Josh Lynn

In this episode of Slavery and Its Legacies Joshua Lynn joins Thomas Thurston to discuss the antebellum Democratic Party’s effort to transform itself into a party dedicated to “preserving the white man’s republic.”

Joshua Lynn, a visiting fellow at the Center for the Study of Representative Institutions at Yale University, previously taught at the University of North Carolina at Chapel Hill, where he completed his Ph.D. Dr. Lynn studies nineteenth-century politics, culture, and political thought in the United States, with particular attention to the interaction of race, gender, and conservatism in antebellum political culture.

He is currently revising a book manuscript on the racial and gender basis of the Democratic Party’s political culture in the 1840s and 1850s. “Preserving the White Man’s Republic: The Democratic Party and the Transformation of American Conservatism, 1847-1860” argues that Democrats redefined American conservatism by placing it on a basis of liberal individualism and majoritarian democracy, as they looked to local majorities of white men to uphold racial and gender exclusion on the eve of the Civil War. The injection of grassroots democracy into conservative thought is a legacy that continues to animate American conservatism down to the modern New Right.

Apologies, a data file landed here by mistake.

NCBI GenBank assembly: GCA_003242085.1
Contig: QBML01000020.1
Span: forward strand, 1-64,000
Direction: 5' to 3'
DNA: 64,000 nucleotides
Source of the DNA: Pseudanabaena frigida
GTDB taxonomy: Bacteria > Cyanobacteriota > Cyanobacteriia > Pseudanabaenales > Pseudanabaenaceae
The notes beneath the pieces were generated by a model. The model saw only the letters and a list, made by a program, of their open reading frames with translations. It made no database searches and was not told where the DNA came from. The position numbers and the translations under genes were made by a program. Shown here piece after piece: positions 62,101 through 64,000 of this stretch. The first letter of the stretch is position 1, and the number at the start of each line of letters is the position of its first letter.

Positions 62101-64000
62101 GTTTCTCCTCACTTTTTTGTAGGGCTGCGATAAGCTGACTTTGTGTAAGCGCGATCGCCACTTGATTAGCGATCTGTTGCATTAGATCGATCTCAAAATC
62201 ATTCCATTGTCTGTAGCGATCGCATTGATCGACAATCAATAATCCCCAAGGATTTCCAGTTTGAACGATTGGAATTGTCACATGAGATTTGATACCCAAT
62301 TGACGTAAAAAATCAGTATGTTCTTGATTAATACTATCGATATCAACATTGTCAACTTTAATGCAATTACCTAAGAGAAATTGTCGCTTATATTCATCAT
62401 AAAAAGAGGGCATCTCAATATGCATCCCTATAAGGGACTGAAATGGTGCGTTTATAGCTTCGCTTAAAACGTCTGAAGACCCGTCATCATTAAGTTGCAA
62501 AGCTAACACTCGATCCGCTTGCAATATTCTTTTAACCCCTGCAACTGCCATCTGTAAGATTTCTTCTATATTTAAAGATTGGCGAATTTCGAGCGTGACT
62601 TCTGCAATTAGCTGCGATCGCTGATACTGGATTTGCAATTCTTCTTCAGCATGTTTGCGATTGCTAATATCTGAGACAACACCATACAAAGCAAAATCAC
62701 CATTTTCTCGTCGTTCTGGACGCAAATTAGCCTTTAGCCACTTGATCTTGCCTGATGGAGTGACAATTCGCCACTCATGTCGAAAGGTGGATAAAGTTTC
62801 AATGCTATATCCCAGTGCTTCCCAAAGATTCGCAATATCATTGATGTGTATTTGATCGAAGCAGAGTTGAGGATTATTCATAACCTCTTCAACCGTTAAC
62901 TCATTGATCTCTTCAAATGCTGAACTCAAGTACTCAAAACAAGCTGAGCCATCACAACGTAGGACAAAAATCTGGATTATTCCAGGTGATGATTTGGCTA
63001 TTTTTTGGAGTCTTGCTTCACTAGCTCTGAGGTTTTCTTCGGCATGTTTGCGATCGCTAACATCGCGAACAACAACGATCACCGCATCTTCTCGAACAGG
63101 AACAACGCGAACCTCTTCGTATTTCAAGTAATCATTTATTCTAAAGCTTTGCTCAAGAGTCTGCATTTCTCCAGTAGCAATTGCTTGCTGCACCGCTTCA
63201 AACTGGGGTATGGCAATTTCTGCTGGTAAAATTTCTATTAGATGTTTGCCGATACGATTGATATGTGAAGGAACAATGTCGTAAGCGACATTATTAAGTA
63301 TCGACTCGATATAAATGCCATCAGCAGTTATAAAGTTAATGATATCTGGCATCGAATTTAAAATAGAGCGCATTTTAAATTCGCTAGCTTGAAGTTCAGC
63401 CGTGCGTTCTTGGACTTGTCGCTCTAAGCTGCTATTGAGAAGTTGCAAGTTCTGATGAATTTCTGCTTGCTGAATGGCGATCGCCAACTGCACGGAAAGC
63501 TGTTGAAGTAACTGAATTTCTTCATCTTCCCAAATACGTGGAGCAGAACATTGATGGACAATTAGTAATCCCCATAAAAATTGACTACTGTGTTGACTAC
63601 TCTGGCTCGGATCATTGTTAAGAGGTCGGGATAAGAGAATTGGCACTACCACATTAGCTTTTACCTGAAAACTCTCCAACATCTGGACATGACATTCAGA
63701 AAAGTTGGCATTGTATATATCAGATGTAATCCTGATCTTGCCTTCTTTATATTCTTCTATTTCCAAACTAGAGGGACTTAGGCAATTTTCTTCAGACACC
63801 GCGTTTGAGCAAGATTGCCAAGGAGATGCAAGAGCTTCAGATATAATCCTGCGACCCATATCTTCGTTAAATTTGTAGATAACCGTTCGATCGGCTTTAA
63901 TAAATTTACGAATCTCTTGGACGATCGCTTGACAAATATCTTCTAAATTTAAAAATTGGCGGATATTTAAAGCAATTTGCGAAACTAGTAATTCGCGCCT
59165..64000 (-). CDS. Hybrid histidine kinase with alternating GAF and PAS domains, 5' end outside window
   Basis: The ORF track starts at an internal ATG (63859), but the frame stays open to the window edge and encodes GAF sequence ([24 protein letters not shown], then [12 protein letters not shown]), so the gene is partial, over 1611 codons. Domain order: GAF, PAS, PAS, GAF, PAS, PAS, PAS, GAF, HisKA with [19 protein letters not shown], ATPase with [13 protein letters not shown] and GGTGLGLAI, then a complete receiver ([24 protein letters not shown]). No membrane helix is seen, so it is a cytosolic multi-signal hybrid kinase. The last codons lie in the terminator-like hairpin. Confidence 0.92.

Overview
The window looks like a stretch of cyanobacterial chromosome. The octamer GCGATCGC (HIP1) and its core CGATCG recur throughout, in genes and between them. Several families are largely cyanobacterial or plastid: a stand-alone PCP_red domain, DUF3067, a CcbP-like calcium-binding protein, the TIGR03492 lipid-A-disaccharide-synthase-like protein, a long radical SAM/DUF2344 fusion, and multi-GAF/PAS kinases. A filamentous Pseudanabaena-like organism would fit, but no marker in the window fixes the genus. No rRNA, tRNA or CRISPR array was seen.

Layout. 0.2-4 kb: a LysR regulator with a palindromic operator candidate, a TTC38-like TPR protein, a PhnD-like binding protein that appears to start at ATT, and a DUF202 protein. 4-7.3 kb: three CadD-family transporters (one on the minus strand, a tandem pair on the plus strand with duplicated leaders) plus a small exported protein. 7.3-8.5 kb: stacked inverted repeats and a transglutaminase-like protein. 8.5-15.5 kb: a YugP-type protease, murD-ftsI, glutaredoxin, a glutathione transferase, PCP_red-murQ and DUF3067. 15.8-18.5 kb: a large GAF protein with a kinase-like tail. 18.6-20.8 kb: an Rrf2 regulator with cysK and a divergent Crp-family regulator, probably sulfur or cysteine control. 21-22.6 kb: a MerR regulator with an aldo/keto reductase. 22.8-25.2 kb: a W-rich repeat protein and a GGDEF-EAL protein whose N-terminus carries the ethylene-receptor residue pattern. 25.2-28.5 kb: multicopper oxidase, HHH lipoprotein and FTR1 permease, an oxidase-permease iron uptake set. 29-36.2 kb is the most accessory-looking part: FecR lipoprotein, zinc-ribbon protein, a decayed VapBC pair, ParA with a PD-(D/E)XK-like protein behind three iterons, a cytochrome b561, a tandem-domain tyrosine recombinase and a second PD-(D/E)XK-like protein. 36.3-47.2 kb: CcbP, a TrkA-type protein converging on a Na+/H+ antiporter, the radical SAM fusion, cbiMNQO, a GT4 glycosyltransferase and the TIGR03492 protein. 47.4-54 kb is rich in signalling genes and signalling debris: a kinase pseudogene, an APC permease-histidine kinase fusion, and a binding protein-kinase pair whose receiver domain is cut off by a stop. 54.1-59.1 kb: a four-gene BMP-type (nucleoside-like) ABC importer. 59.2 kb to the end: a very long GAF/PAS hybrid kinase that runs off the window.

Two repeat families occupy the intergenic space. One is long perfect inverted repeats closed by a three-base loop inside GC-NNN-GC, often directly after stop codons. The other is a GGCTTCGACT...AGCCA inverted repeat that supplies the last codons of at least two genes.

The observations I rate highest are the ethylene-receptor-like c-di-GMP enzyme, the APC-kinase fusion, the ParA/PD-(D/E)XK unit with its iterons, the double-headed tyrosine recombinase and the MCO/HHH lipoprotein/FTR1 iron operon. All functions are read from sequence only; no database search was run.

Josh has shared his work with a variety of academic and governmental audiences both in the United States and abroad. He has presented his research before the Society for Historians of the Early American Republic, the Society of Civil War Historians, and the Virginia Forum. Fellowships from the William L. Clements Library, the Virginia Historical Society, the UNC Center for the Study of the American South, and the Institute for Humane Studies have funded his archival research and writing.

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